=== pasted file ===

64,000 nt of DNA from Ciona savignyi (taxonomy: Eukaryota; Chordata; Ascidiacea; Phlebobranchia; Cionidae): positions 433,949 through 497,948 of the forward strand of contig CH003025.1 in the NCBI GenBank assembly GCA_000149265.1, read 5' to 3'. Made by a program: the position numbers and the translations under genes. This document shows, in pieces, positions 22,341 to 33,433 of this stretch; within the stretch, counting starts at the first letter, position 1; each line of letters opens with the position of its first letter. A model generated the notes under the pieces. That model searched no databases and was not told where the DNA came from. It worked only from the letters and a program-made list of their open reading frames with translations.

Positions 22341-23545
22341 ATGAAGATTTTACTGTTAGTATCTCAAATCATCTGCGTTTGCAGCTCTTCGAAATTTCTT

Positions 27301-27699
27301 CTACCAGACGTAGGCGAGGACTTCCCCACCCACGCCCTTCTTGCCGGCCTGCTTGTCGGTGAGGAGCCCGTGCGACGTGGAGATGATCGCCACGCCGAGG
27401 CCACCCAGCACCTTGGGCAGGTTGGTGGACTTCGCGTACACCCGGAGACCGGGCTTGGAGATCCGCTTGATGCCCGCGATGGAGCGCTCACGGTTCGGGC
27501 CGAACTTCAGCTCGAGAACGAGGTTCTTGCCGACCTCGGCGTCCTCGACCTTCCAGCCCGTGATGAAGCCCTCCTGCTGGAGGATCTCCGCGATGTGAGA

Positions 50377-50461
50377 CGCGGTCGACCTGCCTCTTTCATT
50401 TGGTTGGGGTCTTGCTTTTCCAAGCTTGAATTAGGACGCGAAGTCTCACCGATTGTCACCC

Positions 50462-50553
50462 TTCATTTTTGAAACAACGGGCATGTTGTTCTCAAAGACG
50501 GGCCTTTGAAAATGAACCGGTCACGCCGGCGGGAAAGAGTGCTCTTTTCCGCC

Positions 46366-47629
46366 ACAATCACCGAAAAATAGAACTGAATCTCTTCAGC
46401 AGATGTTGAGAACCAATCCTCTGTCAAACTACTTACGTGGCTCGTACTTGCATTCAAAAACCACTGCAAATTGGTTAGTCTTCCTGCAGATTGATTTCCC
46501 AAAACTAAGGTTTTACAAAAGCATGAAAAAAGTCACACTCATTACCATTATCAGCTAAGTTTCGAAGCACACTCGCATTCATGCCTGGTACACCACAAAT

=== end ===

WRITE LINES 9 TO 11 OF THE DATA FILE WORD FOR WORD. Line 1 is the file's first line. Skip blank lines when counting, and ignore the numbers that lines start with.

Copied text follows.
50377 CGCGGTCGACCTGCCTCTTTCATT
50401 TGGTTGGGGTCTTGCTTTTCCAAGCTTGAATTAGGACGCGAAGTCTCACCGATTGTCACCC

Positions 50462-50553